Last week, I wrote about the common human misperception that everyone around us shares our world view. When we believe that others think like we do, we stumble into dangerous territory, full of land mines of expectation.
You may recognize this thinking glitch in your own life. We expect others to hold themselves to the same standards that we enforce for our own behavior. “That idiot driver–he should use his turn signal.” “My mother should want the best for me–not be competitive and threatened.” “My friend should say thank you.” “My partner should put some thought into what would make me happy.” “The kids’ dad should play with them when he has them, not park them in front of a movie.” Who says?
Yes, in an ideal world, we would surround ourselves with people who acted just as we strive to act. What happens when reality hits, and many we encounter simply don’t behave in the way we would? It’s a certain recipe for frustration and anger.
In this situation, it’s helpful to take a deep breath and release that expectation. The standards are in your head. The target of your frustration can’t hear–or maybe does not adhere to–those rules in your head. Short of learning Jedi skills to instill the desired thoughts in that person’s head, you really have little control over them. But you do have control over your thoughts–that the party in question “should” (fill in the blank.) That’s all you can control–your expectation of others.
To release that expectation, try saying “huh–imagine thinking that way.” No time to judge; that judgement only fuels your anger. The situation just is. What other people expect of themselves is none of our business. Expect others to be who they are, to act according to the rules in their own heads. That’s what they’re going to do anyway. When you switch your own thinking, you can then either a) ask them to do it differently, in a very direct manner or b) realize that there can be any number of acceptable approaches to the problem at hand.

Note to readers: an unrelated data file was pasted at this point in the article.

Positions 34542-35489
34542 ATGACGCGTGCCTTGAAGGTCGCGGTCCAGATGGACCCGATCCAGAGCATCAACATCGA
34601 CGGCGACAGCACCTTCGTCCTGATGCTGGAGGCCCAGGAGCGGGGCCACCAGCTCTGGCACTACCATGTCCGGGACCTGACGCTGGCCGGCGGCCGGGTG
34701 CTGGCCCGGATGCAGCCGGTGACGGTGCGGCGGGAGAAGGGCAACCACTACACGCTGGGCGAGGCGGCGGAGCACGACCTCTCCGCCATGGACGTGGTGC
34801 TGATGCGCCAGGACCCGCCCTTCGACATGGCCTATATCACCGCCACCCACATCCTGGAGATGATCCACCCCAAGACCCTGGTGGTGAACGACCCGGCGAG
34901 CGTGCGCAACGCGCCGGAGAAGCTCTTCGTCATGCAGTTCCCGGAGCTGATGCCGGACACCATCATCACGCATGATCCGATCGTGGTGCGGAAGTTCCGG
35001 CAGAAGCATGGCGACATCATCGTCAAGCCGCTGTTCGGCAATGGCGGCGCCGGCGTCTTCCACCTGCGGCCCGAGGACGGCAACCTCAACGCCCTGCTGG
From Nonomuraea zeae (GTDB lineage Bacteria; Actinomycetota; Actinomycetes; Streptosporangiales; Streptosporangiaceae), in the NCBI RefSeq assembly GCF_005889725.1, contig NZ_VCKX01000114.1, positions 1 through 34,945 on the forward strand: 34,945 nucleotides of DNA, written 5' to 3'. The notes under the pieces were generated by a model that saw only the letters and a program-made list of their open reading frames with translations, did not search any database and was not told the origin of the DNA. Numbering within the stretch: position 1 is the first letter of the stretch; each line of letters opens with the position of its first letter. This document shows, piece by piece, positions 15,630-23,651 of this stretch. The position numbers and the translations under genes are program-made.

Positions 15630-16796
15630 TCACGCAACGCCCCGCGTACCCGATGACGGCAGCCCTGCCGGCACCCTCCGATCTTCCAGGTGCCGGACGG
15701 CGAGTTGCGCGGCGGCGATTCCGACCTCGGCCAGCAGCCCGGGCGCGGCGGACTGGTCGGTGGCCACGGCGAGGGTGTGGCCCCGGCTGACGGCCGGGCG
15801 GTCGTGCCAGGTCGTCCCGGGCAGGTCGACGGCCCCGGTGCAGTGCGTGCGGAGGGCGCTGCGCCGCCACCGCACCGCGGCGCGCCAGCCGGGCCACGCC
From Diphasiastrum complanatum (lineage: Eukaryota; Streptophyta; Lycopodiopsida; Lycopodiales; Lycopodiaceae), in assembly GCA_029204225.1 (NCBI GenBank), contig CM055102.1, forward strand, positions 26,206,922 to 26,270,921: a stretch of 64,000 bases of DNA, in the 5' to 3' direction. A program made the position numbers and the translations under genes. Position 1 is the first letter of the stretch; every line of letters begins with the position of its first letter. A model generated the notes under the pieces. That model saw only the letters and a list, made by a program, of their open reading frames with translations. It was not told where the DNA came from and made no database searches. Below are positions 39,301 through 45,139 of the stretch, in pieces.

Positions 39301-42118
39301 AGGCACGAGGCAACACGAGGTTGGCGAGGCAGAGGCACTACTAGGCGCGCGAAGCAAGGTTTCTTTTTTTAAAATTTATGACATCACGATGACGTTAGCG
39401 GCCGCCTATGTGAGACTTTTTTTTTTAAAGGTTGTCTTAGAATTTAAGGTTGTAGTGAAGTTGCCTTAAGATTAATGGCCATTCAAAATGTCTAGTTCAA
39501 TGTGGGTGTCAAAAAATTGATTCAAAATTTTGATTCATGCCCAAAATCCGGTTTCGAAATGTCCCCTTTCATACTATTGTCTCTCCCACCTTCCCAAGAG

Control what you can: the thoughts in your head. Let go of the rest. That’s truly the full scope of your influence, after all.
But if you locate a Jedi mind training course, let me know. I’ll be right in line, signing up with you.
2 thoughts on “Standards to bear–or not?”
“try saying ‘huhâ€“imagine thinking that way.’â€
Getting into someone else’s head…
I’m trying to teach my daughter that. She is battling with the long distance thing and what boils down to,
“What’s sauce for the goose is sauce for the gander…”
only in innocuous ways like if she’s a few minutes late for a Skype rendezvous, all hell lets loose, he’s hours late, missing in action as it were for the day, and he goes,
“Hey Babe!” when he finally connects as if nothing’s wrong…
This kind of double standard is not going over really well with my daughter and no amount of “imagining thinking that way,” will make it all right…Now!!